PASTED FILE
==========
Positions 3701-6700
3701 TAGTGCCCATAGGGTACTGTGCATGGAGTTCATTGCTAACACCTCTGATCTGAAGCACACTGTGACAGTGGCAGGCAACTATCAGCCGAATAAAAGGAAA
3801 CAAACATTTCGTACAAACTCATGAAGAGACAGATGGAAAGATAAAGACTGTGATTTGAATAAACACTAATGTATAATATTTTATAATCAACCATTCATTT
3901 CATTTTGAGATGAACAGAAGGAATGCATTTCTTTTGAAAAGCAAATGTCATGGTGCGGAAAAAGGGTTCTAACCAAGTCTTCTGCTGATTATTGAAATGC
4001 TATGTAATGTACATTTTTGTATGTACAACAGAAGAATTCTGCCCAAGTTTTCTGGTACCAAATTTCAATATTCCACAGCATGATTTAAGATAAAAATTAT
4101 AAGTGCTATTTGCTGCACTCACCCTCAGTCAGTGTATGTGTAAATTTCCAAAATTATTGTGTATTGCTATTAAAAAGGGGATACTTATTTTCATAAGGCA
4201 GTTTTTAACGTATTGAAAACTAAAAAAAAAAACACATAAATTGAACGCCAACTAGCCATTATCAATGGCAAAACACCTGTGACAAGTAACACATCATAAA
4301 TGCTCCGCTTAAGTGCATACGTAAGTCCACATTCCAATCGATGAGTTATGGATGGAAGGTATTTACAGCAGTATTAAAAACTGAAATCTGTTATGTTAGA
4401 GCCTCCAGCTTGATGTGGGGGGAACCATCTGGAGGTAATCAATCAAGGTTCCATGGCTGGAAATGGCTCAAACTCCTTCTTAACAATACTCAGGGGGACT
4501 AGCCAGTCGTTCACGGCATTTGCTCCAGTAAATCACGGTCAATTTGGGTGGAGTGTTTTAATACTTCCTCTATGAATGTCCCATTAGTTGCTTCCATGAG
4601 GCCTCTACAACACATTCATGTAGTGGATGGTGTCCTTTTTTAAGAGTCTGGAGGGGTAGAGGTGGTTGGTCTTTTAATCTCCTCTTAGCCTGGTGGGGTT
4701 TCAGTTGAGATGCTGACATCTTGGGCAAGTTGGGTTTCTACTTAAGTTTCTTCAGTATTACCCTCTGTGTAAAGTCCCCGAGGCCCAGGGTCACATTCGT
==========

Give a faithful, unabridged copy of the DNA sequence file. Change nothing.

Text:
Positions 3701-6700
3701 TAGTGCCCATAGGGTACTGTGCATGGAGTTCATTGCTAACACCTCTGATCTGAAGCACACTGTGACAGTGGCAGGCAACTATCAGCCGAATAAAAGGAAA
3801 CAAACATTTCGTACAAACTCATGAAGAGACAGATGGAAAGATAAAGACTGTGATTTGAATAAACACTAATGTATAATATTTTATAATCAACCATTCATTT
3901 CATTTTGAGATGAACAGAAGGAATGCATTTCTTTTGAAAAGCAAATGTCATGGTGCGGAAAAAGGGTTCTAACCAAGTCTTCTGCTGATTATTGAAATGC
4001 TATGTAATGTACATTTTTGTATGTACAACAGAAGAATTCTGCCCAAGTTTTCTGGTACCAAATTTCAATATTCCACAGCATGATTTAAGATAAAAATTAT
4101 AAGTGCTATTTGCTGCACTCACCCTCAGTCAGTGTATGTGTAAATTTCCAAAATTATTGTGTATTGCTATTAAAAAGGGGATACTTATTTTCATAAGGCA
4201 GTTTTTAACGTATTGAAAACTAAAAAAAAAAACACATAAATTGAACGCCAACTAGCCATTATCAATGGCAAAACACCTGTGACAAGTAACACATCATAAA
4301 TGCTCCGCTTAAGTGCATACGTAAGTCCACATTCCAATCGATGAGTTATGGATGGAAGGTATTTACAGCAGTATTAAAAACTGAAATCTGTTATGTTAGA
4401 GCCTCCAGCTTGATGTGGGGGGAACCATCTGGAGGTAATCAATCAAGGTTCCATGGCTGGAAATGGCTCAAACTCCTTCTTAACAATACTCAGGGGGACT
4501 AGCCAGTCGTTCACGGCATTTGCTCCAGTAAATCACGGTCAATTTGGGTGGAGTGTTTTAATACTTCCTCTATGAATGTCCCATTAGTTGCTTCCATGAG
4601 GCCTCTACAACACATTCATGTAGTGGATGGTGTCCTTTTTTAAGAGTCTGGAGGGGTAGAGGTGGTTGGTCTTTTAATCTCCTCTTAGCCTGGTGGGGTT
4701 TCAGTTGAGATGCTGACATCTTGGGCAAGTTGGGTTTCTACTTAAGTTTCTTCAGTATTACCCTCTGTGTAAAGTCCCCGAGGCCCAGGGTCACATTCGT